Fourth Edition is taking part in the Knitting & Crocheting Blog Week, and you can read more about that blog project here. As I wrote yesterday, my grandmother has been knitting me jumpers and cardigans all my life. My all-time favourite jumper was one she knitted me when I was eleven. I chose the colours myself - forest green and dark red - and I wore it until my gran decided she had better knit me another one. Unfortunately I did not get to choose the colours second time around as I was living in London, not rural Denmark, and I ended up with a beige/fawn combination which I loathed.
Last time I went to visit her, my grandmother had uncovered the pattern she had used for the two jumpers. The apple does not fall far from the tree, because Gran had obviously modified the pattern. Instead of a cardigan knitted in pieces, she had knitted the jumper in the round with subsequent steeking and whatnot.
I want to knit that jumper. I want my forest-green/red jumper back and I have the pattern right here in front of me. It is a 24-stitches/37-rows repeat, and fortunately I have Gran's marginal notes so I can follow her math. I plan on knitting it in the round as well, but I am not sure about the sleeve construction. Should I steek for drop-shoulders? Should I attempt to re-chart the pattern for a round yoke? I know I will be wanting a high-turtleneck.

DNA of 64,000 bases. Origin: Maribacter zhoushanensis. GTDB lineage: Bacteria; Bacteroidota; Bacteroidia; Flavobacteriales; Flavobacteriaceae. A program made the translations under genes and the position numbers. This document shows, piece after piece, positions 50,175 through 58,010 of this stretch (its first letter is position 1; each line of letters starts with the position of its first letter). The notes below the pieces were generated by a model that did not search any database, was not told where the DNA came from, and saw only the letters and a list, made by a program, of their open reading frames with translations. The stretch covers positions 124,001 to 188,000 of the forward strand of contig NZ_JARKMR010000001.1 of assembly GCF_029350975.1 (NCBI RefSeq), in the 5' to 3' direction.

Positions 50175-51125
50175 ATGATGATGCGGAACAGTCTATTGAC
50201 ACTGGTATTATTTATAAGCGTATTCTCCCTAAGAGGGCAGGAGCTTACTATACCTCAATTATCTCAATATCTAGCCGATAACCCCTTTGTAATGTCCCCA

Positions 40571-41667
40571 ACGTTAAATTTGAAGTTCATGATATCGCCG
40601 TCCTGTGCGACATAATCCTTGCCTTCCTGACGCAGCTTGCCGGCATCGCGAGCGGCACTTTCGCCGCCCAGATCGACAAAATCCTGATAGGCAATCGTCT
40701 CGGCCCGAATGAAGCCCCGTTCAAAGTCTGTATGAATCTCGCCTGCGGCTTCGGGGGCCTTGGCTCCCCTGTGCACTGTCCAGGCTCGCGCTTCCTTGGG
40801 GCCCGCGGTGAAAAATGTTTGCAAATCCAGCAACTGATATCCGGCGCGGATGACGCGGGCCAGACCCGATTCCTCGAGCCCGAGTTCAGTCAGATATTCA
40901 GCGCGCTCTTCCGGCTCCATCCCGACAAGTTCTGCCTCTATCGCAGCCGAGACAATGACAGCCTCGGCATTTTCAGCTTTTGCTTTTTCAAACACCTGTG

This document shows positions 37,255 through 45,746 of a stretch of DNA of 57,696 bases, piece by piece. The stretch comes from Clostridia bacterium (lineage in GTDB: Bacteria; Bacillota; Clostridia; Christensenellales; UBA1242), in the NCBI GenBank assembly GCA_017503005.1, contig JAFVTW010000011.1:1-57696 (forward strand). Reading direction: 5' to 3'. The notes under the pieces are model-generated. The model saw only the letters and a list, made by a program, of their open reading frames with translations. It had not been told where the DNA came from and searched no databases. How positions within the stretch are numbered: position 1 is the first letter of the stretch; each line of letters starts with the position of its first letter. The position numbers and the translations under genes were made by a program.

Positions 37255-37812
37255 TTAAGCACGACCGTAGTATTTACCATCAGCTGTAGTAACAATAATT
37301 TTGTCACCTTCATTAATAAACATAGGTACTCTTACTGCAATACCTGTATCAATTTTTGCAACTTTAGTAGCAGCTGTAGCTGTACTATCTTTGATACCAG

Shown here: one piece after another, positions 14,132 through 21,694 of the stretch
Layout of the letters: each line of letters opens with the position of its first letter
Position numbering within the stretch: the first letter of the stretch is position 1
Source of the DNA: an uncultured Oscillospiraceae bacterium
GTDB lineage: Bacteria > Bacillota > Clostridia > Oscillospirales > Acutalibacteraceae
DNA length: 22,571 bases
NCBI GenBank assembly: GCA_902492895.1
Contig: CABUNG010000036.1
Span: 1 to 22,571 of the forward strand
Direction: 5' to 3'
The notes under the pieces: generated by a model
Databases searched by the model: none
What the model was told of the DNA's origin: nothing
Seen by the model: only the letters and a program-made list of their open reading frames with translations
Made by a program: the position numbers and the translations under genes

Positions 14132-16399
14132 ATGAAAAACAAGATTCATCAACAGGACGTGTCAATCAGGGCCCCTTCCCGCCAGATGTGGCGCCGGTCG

Gran used postal order wool (I still remember pouring over shadecards with her). The actual pattern calls for a yarn which is miraculously still available - Sandnes Garn Peer Gynt (and rav link). It is a standard double-knitting pure wool yarn which should be easy to substitute. The real concern is if I can get the colours I want. Jamieson & Smith seem an obvious choice, but I'm also wondering if I should go for a slightly different look to my original jumper by choosing Rowan Felted Tweed (Rage and Pine would look so very lovely together).
Why is this an inspirational pattern for me? I know I have the skills to knit this - but I am actually a bit afraid of undertaking this project due to its many layers of meaning. By undertaking this project I will be admitting that Gran is no longer able to knit me a jumper and that I am, in a sense, "taking over" from her. In fact, I am now knitting her things, not the other way around. By knitting this jumper I am also reaching out to my own younger self - that young girl who feared so many things and felt so horribly out of place. And I am attempting to replace something which meant a great deal to me and I am afraid that my recreation will not measure up.
Who knew that sticks and string could be so .. meaningful, eh?